Minimal modern homes have a one-story structure with a simplified floor plan and minimal ornamentation. The architectural style, which reached peak popularity between the 1930s and 1950s, favors function over form. Minimal modern homes typically have wood or vinyl siding and a side gable main roof with a cross gable roof as a secondary roof, often over the front porch or entryway.
If you own a minimal modern home and are in need of a new roof installation, a few characteristics of the house and roof style can help determine the best roofing material for the job. Here are a few considerations to keep in mind while meeting with your roofing company.
Does Your Home Have Natural Windbreaks on All Sides?
Gabled roofs have two steep sides that can help speed up oncoming wind. The increased speed can then cause damage to lightweight roofing materials like asphalt shingles. The minimal modern home often has a modified gable roof style where the slopes are a bit shallower than normal, but the wind risk can still present a problem, particularly if you have a cross gable.
The presence of a cross gable, combined with the main roof, means that there are angled sides pointing in four different directions. While a traditional lone gable roof would need windbreaks on two sides to prevent any potential wind damage, your home would need windbreaks on all four sides.
If asphalt roofing is the only material that fits into your budget, you can still consider going this route with the understanding that you might have some repair work and shingle replacements in the future.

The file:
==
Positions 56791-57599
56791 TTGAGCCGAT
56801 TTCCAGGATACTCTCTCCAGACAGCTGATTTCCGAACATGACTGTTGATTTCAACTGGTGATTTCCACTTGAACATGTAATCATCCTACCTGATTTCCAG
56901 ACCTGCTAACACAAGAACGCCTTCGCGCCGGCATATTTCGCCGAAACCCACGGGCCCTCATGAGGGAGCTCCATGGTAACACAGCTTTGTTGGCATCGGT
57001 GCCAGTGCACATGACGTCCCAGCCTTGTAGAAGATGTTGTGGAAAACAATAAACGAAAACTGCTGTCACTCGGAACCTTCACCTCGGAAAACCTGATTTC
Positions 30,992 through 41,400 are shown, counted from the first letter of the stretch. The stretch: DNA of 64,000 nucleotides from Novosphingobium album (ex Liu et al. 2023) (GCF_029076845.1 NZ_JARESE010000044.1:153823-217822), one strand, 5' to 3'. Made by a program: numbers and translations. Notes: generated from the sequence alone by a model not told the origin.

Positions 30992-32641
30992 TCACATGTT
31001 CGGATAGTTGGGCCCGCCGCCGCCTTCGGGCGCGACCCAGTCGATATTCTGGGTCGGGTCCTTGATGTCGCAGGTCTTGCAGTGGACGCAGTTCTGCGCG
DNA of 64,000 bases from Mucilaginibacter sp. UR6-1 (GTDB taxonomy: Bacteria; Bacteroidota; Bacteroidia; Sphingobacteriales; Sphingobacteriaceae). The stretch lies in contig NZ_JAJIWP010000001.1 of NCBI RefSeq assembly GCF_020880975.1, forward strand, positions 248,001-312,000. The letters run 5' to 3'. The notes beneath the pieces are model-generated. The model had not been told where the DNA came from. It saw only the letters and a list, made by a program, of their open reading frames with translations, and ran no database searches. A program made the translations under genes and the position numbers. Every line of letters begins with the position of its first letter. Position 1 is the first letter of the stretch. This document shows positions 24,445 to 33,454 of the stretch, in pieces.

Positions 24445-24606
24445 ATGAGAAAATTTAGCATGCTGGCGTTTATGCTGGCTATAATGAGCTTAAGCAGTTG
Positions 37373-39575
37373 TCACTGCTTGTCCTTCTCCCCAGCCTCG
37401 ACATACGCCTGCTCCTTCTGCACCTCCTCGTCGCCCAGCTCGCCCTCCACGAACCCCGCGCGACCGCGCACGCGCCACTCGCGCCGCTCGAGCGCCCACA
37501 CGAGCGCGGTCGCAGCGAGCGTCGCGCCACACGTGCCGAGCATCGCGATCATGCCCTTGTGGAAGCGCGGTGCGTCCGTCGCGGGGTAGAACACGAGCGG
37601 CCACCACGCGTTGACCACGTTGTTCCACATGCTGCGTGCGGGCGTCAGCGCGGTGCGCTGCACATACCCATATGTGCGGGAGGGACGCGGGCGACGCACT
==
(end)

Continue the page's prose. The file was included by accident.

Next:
Does Your Roof Have Sufficient Bracing for Heavier Materials?
The lack of ornamentation on the minimal modern home might inspire you to go all-out with a roofing material like slate or clay tiles that could add both style and visual dimension to your roof. The problem is that gable roofs tend to have minimal bracing so that the roof doesn't take up much indoor space. Slate and clay tiles are both heavy roofing materials that require enough bracing to hold up the material and any potential snow and water that might sit on the roof for extended periods of time.
Ask your roofing contractor to evaluate your existing bracing to see if a previous homeowner might've added bracing over the years. Or you can see if you could add the bracing required to hold up the heavier material with the understanding that you will lose some indoor living or storage space.
Contact a company like Jerry's Roofing for more advice.
Do you know how to tell if you have problems with your flashing, loose shingles, or damaged tar pitch? Well, I didn't either until I experienced some of those issues on my own. One day, I realized that my roof was leaking and that I needed to find a solution fast. After contacting a professional roofing company, they were able to solve my troubles and teach me the signs of trouble. I want you to avoid the same types of hassles, which is why my blog is filled to the brim with information about roofing and home ownership. You never know, these tips could really come in handy!